Postby Nylonathatep » Fri Jul 06, 2012 8:40 pm UTC

Technically Bishop are the representation of archers in Chess; They can threaten pieces behind the rank and file, but they are vunerable in a direct confrontation.

Diadem wrote:
blowfishhootie wrote:
Netreker0 wrote:These variants are pretty fun, but I don't think they really add a strategic dimension in the same way, unless you count "hey, let's play connect 4 instead because I'm better at that" as a strategy.


There is still nothing stopping people from doing that. He said the game would be more popular if people can do that. Well, people can. People can go buy a chessboard and chess set and do whatever the hell they want with it.

People can, and people do. Chess-players like to toy around with the rules of the game, and there are lots of variations that are played all the time.

There's absorption chess, where a piece gains the abilities of every piece it captures.
There's atomic chess, where every capture results in all surrounding pieces being destroyed.
There's cylinder chess, which connects the left and right side of the board.
There's Kriegspiel, where you can not see the opposing pieces (great fun, but you need either a computer or 3 boards and a referee to play it).

And I go on. There's dozens of variations. Most aren't played very seriously. But a few are.

There's loser's chess, where the goal is to lose all pieces. This varation is played quite seriously by many people, there's even tournaments.

The greatest chess variation of all time however is Bughouse, where you play 2 vs 2, and pieces you capture can be used by your team mate. It's awesome.


There's Bobby Fischer's 960 chess, and then there's Chess Boxing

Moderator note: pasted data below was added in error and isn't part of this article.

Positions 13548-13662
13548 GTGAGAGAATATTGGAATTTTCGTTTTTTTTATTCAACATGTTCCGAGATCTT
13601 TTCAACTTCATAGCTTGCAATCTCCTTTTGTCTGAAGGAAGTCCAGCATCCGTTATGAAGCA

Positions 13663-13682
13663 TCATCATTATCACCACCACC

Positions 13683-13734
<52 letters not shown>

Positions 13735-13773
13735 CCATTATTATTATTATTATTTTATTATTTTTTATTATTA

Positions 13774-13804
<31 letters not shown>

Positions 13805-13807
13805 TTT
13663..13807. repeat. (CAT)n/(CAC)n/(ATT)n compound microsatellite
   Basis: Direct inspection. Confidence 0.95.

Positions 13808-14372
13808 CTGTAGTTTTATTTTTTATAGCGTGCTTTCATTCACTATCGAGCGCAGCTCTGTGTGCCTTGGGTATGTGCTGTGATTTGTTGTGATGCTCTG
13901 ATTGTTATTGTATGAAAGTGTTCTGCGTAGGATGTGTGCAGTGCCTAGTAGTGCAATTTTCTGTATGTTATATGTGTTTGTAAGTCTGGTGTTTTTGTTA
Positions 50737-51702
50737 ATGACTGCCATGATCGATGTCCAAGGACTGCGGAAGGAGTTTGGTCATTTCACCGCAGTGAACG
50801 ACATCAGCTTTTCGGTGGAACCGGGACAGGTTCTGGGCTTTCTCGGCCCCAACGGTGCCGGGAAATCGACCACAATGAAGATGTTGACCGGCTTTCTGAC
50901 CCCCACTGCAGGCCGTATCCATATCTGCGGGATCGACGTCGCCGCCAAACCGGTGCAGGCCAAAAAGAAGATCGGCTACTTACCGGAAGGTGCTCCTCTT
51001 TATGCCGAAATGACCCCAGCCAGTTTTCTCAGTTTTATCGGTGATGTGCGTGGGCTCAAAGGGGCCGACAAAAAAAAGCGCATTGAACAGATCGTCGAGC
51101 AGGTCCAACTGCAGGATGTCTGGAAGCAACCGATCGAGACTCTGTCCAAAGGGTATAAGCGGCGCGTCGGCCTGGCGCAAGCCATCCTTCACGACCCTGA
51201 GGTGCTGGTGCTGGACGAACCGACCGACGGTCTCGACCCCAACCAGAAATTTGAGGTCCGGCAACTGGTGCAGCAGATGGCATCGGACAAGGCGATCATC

http://en.wikipedia.org/wiki/Chess_boxing

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Re: 1078: "Knights"

Postby kensey » Fri Jul 06, 2012 8:43 pm UTC

All the guff about Ne3 vs. Nf3, and not one of you has noted that it's properly "N-KB3"? You damn kids get off my starting rank!

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Re: 1078: "Knights"

Postby ahammel » Fri Jul 06, 2012 9:07 pm UTC

kensey wrote:All the guff about Ne3 vs. Nf3, and not one of you has noted that it's properly "N-KB3"? You damn kids get off my starting rank!

Thou varlet! The only correct notation is "the white king commands his owne knight into the third house before his owne bishop".
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Re: 1078: "Knights"

Postby Scars Unseen » Fri Jul 06, 2012 9:57 pm UTC

eran_rathan wrote:
Scars Unseen wrote:
BAReFOOt wrote:
blowfishhootie wrote:There is still nothing stopping people from doing that. He said the game would be more popular if people can do that. Well, people can. People can go buy a chessboard and chess set and do whatever the hell they want with it.


Isn’t any tabletop RPG, in essence, a very very modified variant of chess? ^^


Not really. Or at least not in any way that is more meaningful than saying that World War II was a variant of "tag." Like chess, tabletop role playing requires you to think, and it can, but does not necessarily involve moving pieces across a surface. That's about where the similarity ends.


Actually, most table-top RPGs can be traced back to table-top miniatures wargaming (i.e. predecessors of Warhammer and its ilk), which were given 'role playing' rules by the likes of the Great Gygax.

(see also: http://en.wikipedia.org/wiki/Chainmail_(game))


And war can be traced back to people chasing people down and touching them with sticks of varying design. Neither origin is particularly relevant to the state of things now.

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Re: 1078: "Knights"

Postby highlyverbal » Fri Jul 06, 2012 10:51 pm UTC

Monika wrote:Gambit means a type of chess opening http://en.wikipedia.org/wiki/Gambit. Actually this is not a gambit because nothing is sacrificed. But it's just combining a chess term with a real battle term.


What is sacrificed in the opening called the Queen's Gambit? (you may have heard of it)

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Re: 1078: "Knights"

Postby blowfishhootie » Fri Jul 06, 2012 10:56 pm UTC

highlyverbal wrote:
Monika wrote:Gambit means a type of chess opening http://en.wikipedia.org/wiki/Gambit. Actually this is not a gambit because nothing is sacrificed. But it's just combining a chess term with a real battle term.